As U.S. advertisers, media buyers and kidcasters prepare for the annual frenzy of upfront presentations later this month, the usually-upbeat event will more than likely be marked by an air of wariness and uncertainty. Most folks in the industry are still rebounding from last year’s ad spend plummet, and there’s just no telling how everything will shake out this time around. One thing that does seem certain, though, is that cable outlets stand to gain a lot of ground this year, as broadcast nets continue to falter in the race for kid ratings.
Despite the fact that kids are watching more TV than last year–with Q4 2001 numbers up 3.8% over the same period in 2000–broadcast’s share of total kids eyeballs has been steadily shrinking, accounting for a paltry .69 hours of Q4 weekly viewing. Ratings at Fox Kids and NBC were so diminished that the veteran kidcasters opted to get out of the game, leasing out their blocks to Saturday morning newbies 4Kids and Discovery Kids. Although these sales have the production community abuzz about new co-production and sales opportunities, the reality on the advertising side of the equation is that no one is in a position to take a gamble on unproven broadcast windows right now.
Marketing is always the first thing that gets trimmed when the economy takes a nosedive, and curtailed ad budgets mean that every dollar must be spent with careful consideration given to future returns. As a result, media buyers will be pushing harder than ever to get more bang for their buck this year.
And this is where cable really has the competitive edge over broadcast nets. The kind of cross-platform promotional opportunities on offer this year from the united forces of Cartoon Network and Kids’ WB! should prove irresistible to media buyers looking for better ad dollar value. And the fact that Cartoon’s market penetration has increased by 60% in the last three years to 80 million households is just as appealing. Consistent ratings deliverer Nickelodeon, which will focus on selling complete ad packages that go beyond the channel alone to encompass the company’s high-traffic website and popular Nickelodeon magazine, is equally well-positioned to table the kind of multimedia deals buyers are going to be looking for. And then there’s Disney, whose ever-growing roster of media outlets now includes ABC Family, Toon Disney, Disney Channel and ABC’s One Saturday Morning block, in addition to off-air support tools like theme parks, on-line hubs and well-established kid mags Disney and Disney Adventures.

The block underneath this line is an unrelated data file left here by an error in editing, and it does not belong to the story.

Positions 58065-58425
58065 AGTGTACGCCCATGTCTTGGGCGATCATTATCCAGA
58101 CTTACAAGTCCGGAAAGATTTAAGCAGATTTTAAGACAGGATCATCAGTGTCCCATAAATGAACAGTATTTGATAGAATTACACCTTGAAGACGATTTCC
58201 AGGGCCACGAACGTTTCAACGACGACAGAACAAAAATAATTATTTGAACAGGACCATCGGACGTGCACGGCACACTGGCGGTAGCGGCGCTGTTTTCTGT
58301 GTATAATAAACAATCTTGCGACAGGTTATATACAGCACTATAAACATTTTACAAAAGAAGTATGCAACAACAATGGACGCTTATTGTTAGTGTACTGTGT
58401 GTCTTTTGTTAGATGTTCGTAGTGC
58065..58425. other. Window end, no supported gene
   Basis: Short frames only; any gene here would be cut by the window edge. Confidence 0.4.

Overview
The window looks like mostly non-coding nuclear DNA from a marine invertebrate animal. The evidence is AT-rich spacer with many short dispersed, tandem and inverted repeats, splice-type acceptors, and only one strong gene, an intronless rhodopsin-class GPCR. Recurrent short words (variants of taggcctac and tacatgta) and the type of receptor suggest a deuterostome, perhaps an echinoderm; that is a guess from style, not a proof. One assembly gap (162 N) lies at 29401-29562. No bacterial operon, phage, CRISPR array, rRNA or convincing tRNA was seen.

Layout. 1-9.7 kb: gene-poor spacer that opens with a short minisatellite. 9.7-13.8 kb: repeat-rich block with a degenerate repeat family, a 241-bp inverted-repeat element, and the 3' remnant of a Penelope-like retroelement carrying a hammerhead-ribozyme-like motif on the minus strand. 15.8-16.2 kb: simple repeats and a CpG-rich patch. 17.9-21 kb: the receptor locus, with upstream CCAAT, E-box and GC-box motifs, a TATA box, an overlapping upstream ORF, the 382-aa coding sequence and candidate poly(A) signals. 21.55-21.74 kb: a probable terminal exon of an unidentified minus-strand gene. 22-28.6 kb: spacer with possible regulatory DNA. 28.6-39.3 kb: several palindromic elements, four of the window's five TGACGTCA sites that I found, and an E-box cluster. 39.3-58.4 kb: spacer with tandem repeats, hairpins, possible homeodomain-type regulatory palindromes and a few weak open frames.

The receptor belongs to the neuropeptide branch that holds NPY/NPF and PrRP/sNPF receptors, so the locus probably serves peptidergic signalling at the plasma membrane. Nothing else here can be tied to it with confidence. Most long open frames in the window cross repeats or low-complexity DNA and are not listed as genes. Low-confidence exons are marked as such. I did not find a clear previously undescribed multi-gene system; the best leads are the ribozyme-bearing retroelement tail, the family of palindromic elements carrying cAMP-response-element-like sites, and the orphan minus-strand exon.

With their incredible ability to drive viewers from other media streams to the tube, it’s no wonder that cable nets are dominating the dial these days. And because they lack this kid-specific cross-platform infrastructure, it seems unlikely to me that they will be able to gain back the ground they’ve lost in the near future. But ultimately, it’s not really important whether it’s broadcast or cable snagging the lion’s share of ratings because either way, more viewers means more ad revenue, which in turn translates into more funding for commissioning and co-producing original programming with external sources. And that’s what keeps the kids entertainment world turning at the end of the day.